In France, in 2014, women’s hourly wages were on average 14.4 % lower than men’s. Beyond differentials in observed characteristics, is this gap explained by segregation of women in low-wage firms, or by gender inequality within a given firm? To answer that question, we apply the approach of Card, Cardoso, and Kline (2016) on French data to disentangle the role of between-firm (sorting) and within-firm heterogeneity (bargaining) on the gender wage gap. We use a two-way fixed effect wage model, in which firm fixed effects differ between male and female employees to account for within-firm gender differences in bargaining power and wage policy. We estimate this model with linked employer-employee data covering French private sector from 1995 to 2014. The sorting effect accounts for almost 11% of the gender wage gap, whereas the bargaining effect is close to zero. This last result could be related to the protective role of the high French minimum wage level. We have access to very rich administrative data that allow us to recover information on family events. Hence, we can analyze sorting and bargaining effects all along the family life cycle. Our analysis shows that firm effect gap appears clearly around the first childbirth and deepens over the life cycle: in addition to the direct effects of childbirth on wages, mothers also experience wage losses associated to sorting into low-paying firms.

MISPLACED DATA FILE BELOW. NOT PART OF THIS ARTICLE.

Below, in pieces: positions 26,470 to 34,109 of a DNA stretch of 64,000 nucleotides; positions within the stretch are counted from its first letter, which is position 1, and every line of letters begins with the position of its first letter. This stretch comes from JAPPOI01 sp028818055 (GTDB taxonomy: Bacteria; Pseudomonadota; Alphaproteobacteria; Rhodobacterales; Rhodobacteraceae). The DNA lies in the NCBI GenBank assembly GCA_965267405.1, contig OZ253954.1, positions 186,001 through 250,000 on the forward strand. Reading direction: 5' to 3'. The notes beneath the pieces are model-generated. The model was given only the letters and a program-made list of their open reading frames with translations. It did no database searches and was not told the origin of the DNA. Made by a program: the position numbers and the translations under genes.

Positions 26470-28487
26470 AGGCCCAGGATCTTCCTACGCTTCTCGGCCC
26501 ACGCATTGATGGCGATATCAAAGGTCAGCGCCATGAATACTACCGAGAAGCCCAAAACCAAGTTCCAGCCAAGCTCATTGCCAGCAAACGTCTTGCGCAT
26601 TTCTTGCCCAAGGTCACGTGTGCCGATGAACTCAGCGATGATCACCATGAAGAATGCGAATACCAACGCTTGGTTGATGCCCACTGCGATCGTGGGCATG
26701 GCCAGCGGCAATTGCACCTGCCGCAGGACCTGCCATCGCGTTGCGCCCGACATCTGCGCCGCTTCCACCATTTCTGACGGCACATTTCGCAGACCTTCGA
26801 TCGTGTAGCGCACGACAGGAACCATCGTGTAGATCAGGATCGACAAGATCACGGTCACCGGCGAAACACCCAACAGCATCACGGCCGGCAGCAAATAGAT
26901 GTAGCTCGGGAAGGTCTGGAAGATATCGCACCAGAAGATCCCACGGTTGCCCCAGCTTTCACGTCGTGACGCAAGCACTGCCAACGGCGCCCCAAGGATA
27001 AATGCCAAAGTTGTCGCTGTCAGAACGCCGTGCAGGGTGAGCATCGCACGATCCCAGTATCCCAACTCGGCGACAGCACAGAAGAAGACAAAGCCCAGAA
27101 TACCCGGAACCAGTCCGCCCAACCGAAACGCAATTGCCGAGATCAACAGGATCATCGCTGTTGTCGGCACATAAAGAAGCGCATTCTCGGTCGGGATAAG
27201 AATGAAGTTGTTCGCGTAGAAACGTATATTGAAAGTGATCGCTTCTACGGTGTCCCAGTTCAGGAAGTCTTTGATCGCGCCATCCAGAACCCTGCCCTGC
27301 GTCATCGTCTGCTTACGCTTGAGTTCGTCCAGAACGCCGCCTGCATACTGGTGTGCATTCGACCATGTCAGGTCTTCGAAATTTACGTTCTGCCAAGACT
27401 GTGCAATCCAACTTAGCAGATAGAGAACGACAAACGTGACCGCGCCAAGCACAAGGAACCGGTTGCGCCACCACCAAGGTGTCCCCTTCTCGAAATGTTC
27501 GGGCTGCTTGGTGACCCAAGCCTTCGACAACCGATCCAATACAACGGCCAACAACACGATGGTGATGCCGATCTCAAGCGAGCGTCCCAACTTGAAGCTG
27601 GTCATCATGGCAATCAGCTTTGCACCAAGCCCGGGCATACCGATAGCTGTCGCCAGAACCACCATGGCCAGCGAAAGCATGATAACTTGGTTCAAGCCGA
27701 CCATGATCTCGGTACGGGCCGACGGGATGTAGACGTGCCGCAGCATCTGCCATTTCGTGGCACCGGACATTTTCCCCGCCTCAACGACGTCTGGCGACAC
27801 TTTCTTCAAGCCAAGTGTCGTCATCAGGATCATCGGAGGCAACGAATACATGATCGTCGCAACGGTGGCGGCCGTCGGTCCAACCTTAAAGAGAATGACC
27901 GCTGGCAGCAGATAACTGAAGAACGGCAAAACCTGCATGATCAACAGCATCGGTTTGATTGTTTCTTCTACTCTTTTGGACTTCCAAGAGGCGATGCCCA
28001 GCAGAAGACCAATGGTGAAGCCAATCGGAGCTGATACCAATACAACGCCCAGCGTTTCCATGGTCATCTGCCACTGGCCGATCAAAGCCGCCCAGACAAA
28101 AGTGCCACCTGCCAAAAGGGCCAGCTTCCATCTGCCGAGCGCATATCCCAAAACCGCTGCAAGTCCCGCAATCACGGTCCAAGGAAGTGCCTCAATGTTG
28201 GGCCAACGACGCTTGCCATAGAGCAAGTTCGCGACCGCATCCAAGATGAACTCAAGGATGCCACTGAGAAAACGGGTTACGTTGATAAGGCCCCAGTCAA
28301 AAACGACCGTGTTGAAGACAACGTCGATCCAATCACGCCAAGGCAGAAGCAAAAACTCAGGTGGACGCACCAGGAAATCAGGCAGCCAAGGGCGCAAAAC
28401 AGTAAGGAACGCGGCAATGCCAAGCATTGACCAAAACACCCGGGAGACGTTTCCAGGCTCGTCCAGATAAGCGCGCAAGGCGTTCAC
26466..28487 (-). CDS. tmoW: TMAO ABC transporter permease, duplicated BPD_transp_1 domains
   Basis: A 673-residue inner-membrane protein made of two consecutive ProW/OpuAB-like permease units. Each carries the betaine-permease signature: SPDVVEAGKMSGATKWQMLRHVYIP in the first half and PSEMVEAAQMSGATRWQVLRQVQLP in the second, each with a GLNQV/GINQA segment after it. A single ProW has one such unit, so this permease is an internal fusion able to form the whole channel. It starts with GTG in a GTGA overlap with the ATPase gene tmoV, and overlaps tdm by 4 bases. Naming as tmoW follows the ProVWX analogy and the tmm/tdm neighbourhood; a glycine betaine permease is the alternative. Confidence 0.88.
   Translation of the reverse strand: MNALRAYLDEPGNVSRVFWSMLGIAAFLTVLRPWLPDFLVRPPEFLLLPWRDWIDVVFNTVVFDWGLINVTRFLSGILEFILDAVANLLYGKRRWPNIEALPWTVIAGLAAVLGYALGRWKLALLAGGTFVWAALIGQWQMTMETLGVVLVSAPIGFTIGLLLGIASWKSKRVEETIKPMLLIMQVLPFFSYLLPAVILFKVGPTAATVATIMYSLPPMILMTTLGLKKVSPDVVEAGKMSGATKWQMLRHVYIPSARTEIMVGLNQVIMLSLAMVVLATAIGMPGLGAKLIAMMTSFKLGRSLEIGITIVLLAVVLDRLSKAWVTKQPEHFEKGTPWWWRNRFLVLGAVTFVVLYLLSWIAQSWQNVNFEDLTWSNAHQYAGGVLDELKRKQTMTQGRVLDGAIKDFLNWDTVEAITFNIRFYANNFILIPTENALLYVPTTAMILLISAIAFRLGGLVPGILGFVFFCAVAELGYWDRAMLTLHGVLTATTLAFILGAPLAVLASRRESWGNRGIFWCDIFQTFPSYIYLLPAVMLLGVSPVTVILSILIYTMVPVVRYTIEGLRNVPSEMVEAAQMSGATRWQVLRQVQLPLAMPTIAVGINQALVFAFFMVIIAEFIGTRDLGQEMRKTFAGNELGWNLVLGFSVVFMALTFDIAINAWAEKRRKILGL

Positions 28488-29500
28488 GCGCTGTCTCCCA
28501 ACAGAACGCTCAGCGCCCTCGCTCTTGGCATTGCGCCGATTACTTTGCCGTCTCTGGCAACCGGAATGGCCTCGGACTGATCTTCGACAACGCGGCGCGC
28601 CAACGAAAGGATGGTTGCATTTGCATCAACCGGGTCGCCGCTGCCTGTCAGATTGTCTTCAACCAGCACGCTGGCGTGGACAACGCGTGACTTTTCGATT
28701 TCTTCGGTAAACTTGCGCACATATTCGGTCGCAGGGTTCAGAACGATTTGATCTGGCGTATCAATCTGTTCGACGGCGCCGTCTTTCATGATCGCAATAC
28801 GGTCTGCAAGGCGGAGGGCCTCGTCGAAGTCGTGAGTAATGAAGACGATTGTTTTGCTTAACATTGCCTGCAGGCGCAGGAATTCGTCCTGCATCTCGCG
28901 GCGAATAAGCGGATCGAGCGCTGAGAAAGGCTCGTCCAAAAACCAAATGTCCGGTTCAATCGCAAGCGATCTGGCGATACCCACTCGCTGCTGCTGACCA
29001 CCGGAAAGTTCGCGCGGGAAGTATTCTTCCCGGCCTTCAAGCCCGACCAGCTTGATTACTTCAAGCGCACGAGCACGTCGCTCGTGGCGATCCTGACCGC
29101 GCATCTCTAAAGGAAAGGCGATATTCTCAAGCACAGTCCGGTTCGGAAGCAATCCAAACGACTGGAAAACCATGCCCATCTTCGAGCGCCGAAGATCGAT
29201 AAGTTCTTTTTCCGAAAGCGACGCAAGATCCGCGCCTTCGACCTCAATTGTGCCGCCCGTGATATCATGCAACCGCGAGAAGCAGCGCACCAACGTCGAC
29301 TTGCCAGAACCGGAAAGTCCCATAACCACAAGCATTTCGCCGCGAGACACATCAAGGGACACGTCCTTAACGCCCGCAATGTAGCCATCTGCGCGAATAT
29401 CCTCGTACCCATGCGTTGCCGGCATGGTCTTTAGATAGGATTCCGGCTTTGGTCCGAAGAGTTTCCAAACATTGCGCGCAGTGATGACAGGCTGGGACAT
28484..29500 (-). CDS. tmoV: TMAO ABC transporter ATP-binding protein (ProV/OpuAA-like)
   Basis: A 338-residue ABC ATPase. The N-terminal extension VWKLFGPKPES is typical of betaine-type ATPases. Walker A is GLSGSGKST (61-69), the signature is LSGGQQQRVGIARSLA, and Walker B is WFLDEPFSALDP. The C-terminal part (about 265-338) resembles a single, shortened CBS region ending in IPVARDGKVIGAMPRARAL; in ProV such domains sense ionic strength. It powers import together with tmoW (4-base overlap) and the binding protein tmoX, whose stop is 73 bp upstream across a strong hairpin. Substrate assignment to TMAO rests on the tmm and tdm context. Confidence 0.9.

This working paper was updated on 19/07/18.